Wednesday, January 28, 2015

CFP Science Fiction from Latin America: The (Re)invention of a Genre (2/1/15; Puerto Rico 9/10-11/15)

Thanks to the NEPCA blog for the head's up:

Science Fiction from Latin America: The (Re)invention of a Genre
San Juan, Puerto Rico, 10-11 September 2015
Call for Papers

Although Latin American science fiction has often registered the influence of U.S. and European models, it is far from an imported genre. Rachel Haywood Ferreira’s pioneering work on early SF in Latin America (The Emergence of Latin American Science Fiction, 2011) uncovers a wealth of examples prior to 1920 across many countries, even stretching back to eighteenth-century precursors. Over the last century, Latin American SF has often engaged critically with the dominant modes of the genre, challenging science fiction’s associations with colonial discourse or the North American technological imaginary, and reworking its narrative topoi and stylistic hallmarks from a distinctively postcolonial and Latin American perspective.

This symposium will explore Latin American contributions to the global SF genre, seeking to expand and challenge existing views of its origins and evolution. We invite proposals for 20-minute papers, in English or (preferably) in Spanish, which focus on one or more of the following questions, or others related to the symposium theme:

 What might early (proto-)science fiction from Latin America reveal about the development of the genre both in Latin America and beyond? How do competing discourses and practices eventually converge into a recognizable genre? How might the study of forgotten or abandoned lines of pursuit nuance or enrich our current understanding of the SF genre?
 How has the SF genre been recast and reinterpreted in Latin America? What might these differences reveal about how the genre has evolved, about specific experiences and discourses of modernity and science in Latin America, or about the dynamics of exchange that characterize global genres?
 How can we situate Latin American SF in relation to prevailing discourses of globalization and neoliberalism? What modes of contestation or negotiation does it explore?
 What relations are imagined or performed between technoscientific imaginaries and the materiality of the text, or the socioeconomic context of its production, that might be considered distinctively “Latin American,” or provide alternative models?

Abstracts should be 250-300 words in length. Please email your submissions, together with a C.V., to Catriona McAllister, Research Network Coordinator ( by 1 February 2015. Participants will be asked to submit their papers a month in advance of the symposium.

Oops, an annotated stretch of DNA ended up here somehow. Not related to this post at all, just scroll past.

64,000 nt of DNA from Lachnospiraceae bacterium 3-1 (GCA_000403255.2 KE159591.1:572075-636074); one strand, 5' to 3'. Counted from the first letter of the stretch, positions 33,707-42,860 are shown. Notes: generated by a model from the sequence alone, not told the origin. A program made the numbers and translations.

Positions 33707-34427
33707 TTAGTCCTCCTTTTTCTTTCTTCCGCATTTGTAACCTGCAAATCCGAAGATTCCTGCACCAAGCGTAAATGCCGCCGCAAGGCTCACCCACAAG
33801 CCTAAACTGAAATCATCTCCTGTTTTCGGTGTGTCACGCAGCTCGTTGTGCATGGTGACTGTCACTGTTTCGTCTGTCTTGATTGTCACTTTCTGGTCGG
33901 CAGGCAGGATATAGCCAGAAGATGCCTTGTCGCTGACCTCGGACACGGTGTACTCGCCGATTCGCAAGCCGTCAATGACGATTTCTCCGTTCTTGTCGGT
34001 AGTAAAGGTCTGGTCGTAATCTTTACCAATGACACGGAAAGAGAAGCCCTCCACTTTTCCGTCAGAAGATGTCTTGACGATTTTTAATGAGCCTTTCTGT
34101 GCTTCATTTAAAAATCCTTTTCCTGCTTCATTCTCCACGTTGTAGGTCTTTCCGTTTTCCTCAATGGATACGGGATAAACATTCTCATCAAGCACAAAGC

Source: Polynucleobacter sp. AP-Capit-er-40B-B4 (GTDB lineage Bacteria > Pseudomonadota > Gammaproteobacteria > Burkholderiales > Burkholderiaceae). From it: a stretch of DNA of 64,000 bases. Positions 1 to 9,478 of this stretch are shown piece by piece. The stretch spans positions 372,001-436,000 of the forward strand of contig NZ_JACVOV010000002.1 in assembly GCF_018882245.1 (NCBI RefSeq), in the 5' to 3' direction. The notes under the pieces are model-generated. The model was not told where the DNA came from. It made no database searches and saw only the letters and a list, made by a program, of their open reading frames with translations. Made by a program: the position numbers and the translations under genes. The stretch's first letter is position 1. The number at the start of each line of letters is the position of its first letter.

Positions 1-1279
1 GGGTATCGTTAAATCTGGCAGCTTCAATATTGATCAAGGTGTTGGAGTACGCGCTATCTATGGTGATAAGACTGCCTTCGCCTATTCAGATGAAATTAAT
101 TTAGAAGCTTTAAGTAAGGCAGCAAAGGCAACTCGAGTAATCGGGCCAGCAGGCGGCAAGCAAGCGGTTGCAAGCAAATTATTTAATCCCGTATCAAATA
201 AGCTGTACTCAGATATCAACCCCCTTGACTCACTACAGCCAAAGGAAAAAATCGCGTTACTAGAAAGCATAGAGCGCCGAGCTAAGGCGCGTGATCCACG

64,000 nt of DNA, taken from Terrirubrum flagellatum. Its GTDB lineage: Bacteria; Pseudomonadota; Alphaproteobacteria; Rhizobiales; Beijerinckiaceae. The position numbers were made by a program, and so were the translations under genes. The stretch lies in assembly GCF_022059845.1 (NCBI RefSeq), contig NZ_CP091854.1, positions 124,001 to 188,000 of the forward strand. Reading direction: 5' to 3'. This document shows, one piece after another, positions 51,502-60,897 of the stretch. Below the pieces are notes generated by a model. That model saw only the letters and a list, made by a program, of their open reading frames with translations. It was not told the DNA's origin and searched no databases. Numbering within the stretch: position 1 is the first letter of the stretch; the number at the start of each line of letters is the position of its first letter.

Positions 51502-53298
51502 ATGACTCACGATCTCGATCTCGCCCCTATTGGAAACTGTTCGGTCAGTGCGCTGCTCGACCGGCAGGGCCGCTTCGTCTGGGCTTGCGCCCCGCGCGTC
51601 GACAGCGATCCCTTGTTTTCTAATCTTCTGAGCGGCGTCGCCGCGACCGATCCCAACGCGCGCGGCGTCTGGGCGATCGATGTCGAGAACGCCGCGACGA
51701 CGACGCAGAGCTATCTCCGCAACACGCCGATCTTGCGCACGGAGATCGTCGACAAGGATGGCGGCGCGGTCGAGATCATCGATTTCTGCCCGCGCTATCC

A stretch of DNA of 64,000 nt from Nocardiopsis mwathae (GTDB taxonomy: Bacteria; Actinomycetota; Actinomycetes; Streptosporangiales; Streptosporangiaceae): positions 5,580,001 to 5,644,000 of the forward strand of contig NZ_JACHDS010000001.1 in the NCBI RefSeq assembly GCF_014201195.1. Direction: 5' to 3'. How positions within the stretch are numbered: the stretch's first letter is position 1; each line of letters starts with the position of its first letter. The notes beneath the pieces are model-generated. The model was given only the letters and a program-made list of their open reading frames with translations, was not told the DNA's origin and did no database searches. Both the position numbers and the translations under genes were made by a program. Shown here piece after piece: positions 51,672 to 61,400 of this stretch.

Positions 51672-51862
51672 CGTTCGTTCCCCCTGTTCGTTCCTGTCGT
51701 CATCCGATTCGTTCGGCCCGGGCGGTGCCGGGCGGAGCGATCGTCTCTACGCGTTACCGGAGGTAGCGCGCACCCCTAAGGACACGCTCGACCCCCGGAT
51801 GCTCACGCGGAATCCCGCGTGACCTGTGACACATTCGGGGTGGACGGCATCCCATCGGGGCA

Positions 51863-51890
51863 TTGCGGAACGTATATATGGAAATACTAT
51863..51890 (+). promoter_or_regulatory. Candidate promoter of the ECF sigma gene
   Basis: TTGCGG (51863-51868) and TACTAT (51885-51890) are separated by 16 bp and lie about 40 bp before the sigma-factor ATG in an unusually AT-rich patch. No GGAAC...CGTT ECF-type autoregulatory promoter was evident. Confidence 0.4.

A number of invited speakers have already confirmed their participation:
 Alex Rivera, director of the award-winning Sleep Dealer (US/Mexico, 2008)
 Pedro Cabiya, the acclaimed Puerto Rican novelist, poet, dramatist, and scriptwriter of graphic novels, currently Director of the Centro de Lenguas y Culturas Modernas de la Universidad Iberoamericana (Santo Domingo)
 Rafael Acevedo (University of Puerto Rico), Professor of Hispanic Literature and author of the prize-winning Exquisito cadáver (2001), among other novels
 J. Andrew Brown (Washington University), author of Test Tube Envy: Science and Power in Argentine Narrative (2005) and Cyborgs in Latin America (2010), and co-editor of Latin American Science Fiction: Theory and Practice (2012)
 Rachel Haywood Ferreira (Iowa State University), author of The Emergence of Latin American Science Fiction (2011)
 Soledad Quereilhac (CONICET/University of Buenos Aires), author of the forthcoming La imaginación científica.
Ciencias ocultas y literatura fantástica en el Buenos Aires de entresiglos (1875-1910)
 Ed King (University of Cambridge), author of Science Fiction and Digital Technologies in Argentine and Brazilian Culture (2013)
 Emily Maguire (Northwestern University), who has published on Caribbean science fiction and cyberpunk

Two travel bursaries of £650 each will be awarded, on a competitive basis, to a participant who is resident in Europe and who is either currently studying for a doctorate or within three years of having received their doctorate (by the date of the conference).
“Science Fiction from Latin America: The (Re)invention of a Genre” is the second of four international symposia that comprise the AHRC-funded research network on Science in Text and Culture in Latin America, which is running from 2014 to 2016. For more information on the network’s schedule of events,
please visit our website (, join our Facebook group or follow us on Twitter (@LAm_SciCulture).
Symposium Organizers: María del Pilar Blanco (, University of Oxford, and Joanna Page (, University of Cambridge. Network Coordinator: Catriona McAllister (

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